September 5, 2016 |
Jean A. Beasley Bullard, 84, of North Philadelphia, a former judge of elections and senior church worker who made it a point to pray for those in need, died Friday, Aug. 26, of a lung ailment at Lankenau Medical Center. Mrs. Bullard was a distinguished member of Jones Memorial Community Church of God in Christ, 3050 N. 22nd St. Because of her influence, she was known to parishioners as "Mother Bullard. " "Mother Bullard was loving, compassionate, and charitable," her family wrote in a tribute.
March 29, 2016
ISSUE | JUDGES Power to the people Rebecca Love Kourlis makes a compelling argument for judicial merit selection ("Opening creates a chance to try judicial merit selection," Wednesday). But she ignores a downside of judicial appointment: government by proclamation. Some of the most important issues of our time (such as abortion and gay marriage) were not decided by the people but proclaimed by an appointed federal judiciary. A person can be pro-choice and nonjudgmental and still see judicial proclamation as an abuse.
February 15, 2013
By Chris Bonneau Once again, the Pennsylvania legislature is considering a change in how state Supreme Court justices are selected. Under the current system, justices attain their seats in a competitive partisan election, and they keep their positions through noncompetitive retention elections. Some lawmakers are proposing that a commission nominate candidates, with the governor selecting a justice from among those nominees. Justices would still keep their seats in noncompetitive retention elections.
November 8, 2012 |
SAMIYRAH TUCKER was in tears Tuesday morning when poll workers in West Philadelphia told her she had to cast a provisional ballot because her name was not on the registration books. "I've been voting all my life, and they can't find all of our names," Tucker said inside of Henry C. Lea elementary school, at 47th and Locust streets. "Obama is going to lose votes because of this. I don't trust the [provisional] ballot. " Tucker was one of many voters whose names were not on the books and had to vote with provisional ballots, which are counted several days after the election.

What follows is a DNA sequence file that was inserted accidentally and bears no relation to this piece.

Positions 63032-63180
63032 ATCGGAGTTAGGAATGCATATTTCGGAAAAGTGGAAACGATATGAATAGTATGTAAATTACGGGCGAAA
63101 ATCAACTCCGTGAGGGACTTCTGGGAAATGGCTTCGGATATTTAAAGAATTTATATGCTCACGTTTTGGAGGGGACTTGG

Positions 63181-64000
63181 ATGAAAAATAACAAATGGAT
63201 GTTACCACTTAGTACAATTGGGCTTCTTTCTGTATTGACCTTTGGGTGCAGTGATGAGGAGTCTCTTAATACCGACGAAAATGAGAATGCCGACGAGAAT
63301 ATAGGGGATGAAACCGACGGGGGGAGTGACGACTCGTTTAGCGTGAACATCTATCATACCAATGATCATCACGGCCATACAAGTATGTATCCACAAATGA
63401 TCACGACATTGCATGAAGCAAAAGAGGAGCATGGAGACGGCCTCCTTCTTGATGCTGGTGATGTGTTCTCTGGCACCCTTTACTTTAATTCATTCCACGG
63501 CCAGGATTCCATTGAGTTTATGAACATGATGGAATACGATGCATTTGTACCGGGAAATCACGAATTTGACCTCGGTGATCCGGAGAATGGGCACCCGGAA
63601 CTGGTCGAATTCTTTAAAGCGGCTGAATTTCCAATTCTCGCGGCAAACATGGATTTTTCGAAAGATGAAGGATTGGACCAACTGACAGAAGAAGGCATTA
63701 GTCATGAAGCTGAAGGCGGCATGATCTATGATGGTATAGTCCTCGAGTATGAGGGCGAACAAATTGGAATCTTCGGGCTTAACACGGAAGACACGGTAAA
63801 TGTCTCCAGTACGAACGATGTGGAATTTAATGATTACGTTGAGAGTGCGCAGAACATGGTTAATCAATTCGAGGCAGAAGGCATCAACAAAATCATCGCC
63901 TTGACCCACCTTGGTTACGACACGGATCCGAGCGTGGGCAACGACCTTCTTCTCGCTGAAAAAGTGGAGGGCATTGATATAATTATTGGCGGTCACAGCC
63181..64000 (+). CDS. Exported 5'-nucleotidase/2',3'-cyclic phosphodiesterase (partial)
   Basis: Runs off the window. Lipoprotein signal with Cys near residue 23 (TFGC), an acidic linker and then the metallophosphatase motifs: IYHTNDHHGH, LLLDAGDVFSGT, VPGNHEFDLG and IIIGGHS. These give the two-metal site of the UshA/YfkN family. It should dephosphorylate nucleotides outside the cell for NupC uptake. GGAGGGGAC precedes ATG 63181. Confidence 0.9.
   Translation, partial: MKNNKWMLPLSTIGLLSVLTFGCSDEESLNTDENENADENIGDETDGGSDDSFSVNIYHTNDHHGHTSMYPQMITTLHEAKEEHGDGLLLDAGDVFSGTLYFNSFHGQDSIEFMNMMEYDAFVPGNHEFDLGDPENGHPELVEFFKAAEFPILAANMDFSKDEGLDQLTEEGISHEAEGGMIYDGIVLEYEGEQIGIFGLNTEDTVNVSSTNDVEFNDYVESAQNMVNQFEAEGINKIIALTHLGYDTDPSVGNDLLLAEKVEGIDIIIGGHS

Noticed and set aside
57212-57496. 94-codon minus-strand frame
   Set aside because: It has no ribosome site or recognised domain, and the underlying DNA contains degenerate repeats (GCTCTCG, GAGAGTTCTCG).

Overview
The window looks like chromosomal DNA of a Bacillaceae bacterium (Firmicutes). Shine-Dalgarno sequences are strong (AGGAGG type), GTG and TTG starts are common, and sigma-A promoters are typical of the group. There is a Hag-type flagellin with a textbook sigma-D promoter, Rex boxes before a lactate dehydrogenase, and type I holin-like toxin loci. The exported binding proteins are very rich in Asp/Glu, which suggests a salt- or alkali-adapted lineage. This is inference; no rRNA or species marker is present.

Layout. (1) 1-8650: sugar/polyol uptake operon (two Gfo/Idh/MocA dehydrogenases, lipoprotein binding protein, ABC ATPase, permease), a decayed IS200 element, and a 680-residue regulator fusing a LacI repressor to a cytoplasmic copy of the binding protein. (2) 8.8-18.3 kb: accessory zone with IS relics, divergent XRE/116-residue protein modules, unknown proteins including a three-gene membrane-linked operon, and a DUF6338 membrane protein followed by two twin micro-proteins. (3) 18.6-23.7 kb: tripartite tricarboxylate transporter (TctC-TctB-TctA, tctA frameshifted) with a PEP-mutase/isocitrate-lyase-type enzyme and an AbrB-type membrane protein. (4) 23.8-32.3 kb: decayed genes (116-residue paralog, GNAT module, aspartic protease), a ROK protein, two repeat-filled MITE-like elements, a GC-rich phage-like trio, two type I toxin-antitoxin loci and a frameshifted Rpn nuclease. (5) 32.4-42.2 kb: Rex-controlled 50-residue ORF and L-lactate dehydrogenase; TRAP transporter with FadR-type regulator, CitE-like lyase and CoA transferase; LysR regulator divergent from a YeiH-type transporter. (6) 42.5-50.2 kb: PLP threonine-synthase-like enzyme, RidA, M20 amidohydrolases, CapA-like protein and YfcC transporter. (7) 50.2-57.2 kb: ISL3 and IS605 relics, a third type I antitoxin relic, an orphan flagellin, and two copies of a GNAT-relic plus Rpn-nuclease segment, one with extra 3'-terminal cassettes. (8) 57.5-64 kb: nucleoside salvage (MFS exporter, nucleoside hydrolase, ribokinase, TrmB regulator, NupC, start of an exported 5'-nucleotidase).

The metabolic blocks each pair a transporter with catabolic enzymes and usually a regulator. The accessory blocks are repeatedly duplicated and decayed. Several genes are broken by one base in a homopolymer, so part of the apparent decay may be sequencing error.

November 7, 2012 |
A Philadelphia Common Pleas Court judge has refused to order the Board of Elections to deliver extra provisional ballots to all polling places in the city, saying reports of ballot shortages appeared to be exaggerated. Pamela Pryor Dembe, president judge of the Court of Common Pleas in Philadelphia, rejected a petition from Organizing for America, a ground-level arm of the Democratic National Committee. National Democrats have been leaning heavily on the City Commissioners, who oversee the Board of Elections, to send more provisional ballots based on reports that many people were not appearing in the poll books, and that polling places were running out of provisional ballots that would be their only alternative for voting.
September 17, 2011
While the spectacle of a Pittsburgh-area state senator being tried for improperly aiding her sister's state Supreme Court election campaign is bad, at least the case could give a welcome push to renewed efforts to enact reforms that would help shield all Pennsylvania appellate judges from politics. State Sen. Jane Orie (R., Allegheny) may or may not be convicted of ordering her Senate staff to perform political tasks to help Justice Joan Orie Melvin's campaign. But as long as appellate judges are chosen in contested elections, Pennsylvanians will continue to suspect - even if wrongly - that politics taints justice in the state.
November 20, 2010
Republican Sen. Lisa Murkowski of Alaska has given Sarah Palin a lesson in "going rogue. " Murkowski, 53, completed a stunning turnaround by winning reelection as a write-in candidate. It was the first time in more than 50 years anyone was elected to the Senate as a write-in. Her victory over Republican tea-party candidate Joe Miller is a popular rebuke to Palin, who supported Miller. He defeated Murkowski in the GOP primary, but Murkowski stormed back in the general election. Murkowski persuaded more than 100,000 voters to write in her name.
April 22, 2010 |
Gov. Rendell on Wednesday renewed his call to change the way state judges are chosen in Pennsylvania, citing the "explosion" of campaign spending and growing number of judicial scandals. Rendell said the election of judges had led to the influence of big money in judicial races, which has "totally eroded public confidence in the judicial system. " The governor and others have advocated the merit selection of judges for the Commonwealth, Superior and Supreme Courts. Under such a plan, a 14-member nonpartisan panel would pick the 31 judges for those courts.
January 26, 2010
City Democratic Party boss and U.S. Rep. Bob Brady (D., Pa.) should reconsider seeking another interim judicial appointment for Joyce Eubanks. Eubanks, a veteran public defense lawyer and political insider, served as an interim city Common Pleas Court judge, but failed to win election last fall. She capped her 15-month appointment to the court with an unusual ruling in a theft case that is being challenged by District Attorney Seth Williams. The district attorney contends that Eubanks didn't just make a bad call, but that she actually overstepped her legal authority.